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House panel hears bill to give Legislature say in COVID-19 response, but takes no vote

House Photography file photo
House Photography file photo

Gov. Tim Walz has used his executive powers for the better part of the past year to extend the COVID-19 peacetime emergency to help the state continue to quickly and effectively respond to the pandemic.

In most instances, it was met with support by DFLers, while Republicans expressed a desire to have more say in the state’s response.

Nothing was settled Friday by the House Subcommittee on Legislative Process Reform.

Rep. Gene Pelowski, Jr. (DFL-Winona), the subcommittee chair, said more bills are forthcoming and his goal is to create something that would have a harmony of the group moving forward.

House Subcommittee on Legislative Process Reform 02/05/21

“I’m still in the process, and the subcommittee is still in the process, of collecting information and trying to put together something that we can have go through (the rules committee) and to whichever other committee it might have to go through or to the floor,” Pelowski said, adding that the timetable is fluid.

The first bill offered comes from Rep. Barb Haley (R-Red Wing). HF371, as amended, would provide that COVID-19 executive orders expire unless ratified by the Legislature.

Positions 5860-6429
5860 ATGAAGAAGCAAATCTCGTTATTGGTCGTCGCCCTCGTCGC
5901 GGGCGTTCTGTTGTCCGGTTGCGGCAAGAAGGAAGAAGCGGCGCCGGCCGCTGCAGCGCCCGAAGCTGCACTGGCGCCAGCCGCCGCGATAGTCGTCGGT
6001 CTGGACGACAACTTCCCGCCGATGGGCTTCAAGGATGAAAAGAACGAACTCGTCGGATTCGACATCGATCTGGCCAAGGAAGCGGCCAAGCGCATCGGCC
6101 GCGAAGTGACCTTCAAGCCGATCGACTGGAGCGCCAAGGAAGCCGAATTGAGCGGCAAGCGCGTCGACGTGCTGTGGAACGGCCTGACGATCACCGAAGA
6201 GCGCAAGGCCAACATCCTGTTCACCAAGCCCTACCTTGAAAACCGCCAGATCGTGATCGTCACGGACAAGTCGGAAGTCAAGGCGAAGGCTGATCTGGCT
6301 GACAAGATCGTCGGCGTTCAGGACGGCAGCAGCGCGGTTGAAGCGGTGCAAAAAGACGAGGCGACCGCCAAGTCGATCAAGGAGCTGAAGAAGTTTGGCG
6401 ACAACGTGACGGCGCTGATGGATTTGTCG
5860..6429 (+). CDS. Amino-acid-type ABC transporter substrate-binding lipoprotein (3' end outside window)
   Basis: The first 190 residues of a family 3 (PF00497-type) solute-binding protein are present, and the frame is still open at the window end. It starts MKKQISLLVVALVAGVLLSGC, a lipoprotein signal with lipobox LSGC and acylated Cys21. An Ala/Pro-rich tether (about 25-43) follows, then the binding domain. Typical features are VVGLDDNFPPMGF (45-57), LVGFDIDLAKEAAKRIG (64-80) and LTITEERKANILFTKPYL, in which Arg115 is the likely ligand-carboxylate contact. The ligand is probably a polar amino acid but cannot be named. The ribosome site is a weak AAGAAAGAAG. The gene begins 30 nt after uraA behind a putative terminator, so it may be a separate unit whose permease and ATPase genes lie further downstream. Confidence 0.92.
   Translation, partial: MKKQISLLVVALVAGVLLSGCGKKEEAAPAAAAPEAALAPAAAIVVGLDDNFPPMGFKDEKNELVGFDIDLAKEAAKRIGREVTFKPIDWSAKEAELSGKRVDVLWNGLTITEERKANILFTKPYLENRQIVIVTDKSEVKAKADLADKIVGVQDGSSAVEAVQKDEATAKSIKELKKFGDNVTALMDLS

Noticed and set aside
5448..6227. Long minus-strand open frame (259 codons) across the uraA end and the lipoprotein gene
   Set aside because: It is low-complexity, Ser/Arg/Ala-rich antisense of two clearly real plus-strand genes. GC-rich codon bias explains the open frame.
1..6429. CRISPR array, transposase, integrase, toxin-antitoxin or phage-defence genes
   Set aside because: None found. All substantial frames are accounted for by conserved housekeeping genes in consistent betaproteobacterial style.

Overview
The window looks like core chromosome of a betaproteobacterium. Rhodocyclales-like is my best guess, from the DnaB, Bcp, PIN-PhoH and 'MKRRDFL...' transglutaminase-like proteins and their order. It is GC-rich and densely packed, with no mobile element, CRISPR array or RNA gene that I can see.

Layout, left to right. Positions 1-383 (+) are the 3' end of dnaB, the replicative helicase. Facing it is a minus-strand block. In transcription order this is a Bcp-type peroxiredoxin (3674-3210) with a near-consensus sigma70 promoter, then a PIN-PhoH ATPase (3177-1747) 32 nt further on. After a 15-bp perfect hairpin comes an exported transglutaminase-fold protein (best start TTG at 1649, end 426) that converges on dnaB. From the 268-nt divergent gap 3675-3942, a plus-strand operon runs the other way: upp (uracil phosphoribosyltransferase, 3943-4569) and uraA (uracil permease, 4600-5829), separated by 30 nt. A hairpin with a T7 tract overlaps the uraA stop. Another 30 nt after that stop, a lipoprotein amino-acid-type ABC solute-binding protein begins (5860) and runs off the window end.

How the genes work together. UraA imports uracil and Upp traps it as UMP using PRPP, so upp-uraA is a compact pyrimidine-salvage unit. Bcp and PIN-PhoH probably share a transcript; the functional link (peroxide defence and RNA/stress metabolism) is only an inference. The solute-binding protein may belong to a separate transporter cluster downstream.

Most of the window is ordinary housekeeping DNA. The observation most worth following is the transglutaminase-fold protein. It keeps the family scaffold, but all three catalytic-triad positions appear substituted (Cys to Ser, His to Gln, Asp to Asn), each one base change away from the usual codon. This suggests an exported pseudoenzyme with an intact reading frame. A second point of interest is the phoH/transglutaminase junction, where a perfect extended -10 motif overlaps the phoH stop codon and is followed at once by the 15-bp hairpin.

Under the proposal, amended with an amendment to the amendment, any order filed with the Office of the Secretary of State by Feb. 27, 2021 would terminate March 13, 2021 without legislative approval. If filed after Feb. 27, 2021 the expiration date would be 14 days from the filing date.

“This brings the people of Minnesota back to the table,” she said. “… Our constituents are asking us to make a change. Frankly, they are begging and pleading with us each day as their lives are being so dramatically affected, and many lives, frankly, ruined, by some of these executive orders.”

Multiple DFL members noted the bill could allow either the DFL-controlled House or Republican-controlled Senate to invalidate an executive order simply by inaction.

Rep. Pat Garofalo (R-Farmington) criticized people comfortable “sitting on the sidelines” and letting one person make all the decisions.

“These orders should not be indefinite and the Legislature should play an affirmative role in making sure that these things are validated; they don’t just go on in perpetuity; that we just don’t blindly follow Tim Walz off a cliff into educational and economic oblivion,” Garofalo said.

Rep. Dan Wolgamott (DFL-St. Cloud) said the ever-changing pandemic could create a life-or-death situation where the governor needs to act quickly. “I’m concerned about an arbitrary clock that could cost lives.”

Haley emphasized nothing would take away the governor’s power to act in a “split second,” but would simply involve a legislative affirmation.

Cait Larsen, who owns a lifestyle gym in Red Wing, likes the bill.

She said Haley visited her small business and others to learn how decisions by the Walz administration have impacted small-business owners and their clients, along with changes owners have made to keep customers safe.

“When she brings our feedback back to the Capitol and we see monologue vs. dialogue, I don’t feel that we’re allowing our representatives to do their jobs and be our voices,” Larsen said.

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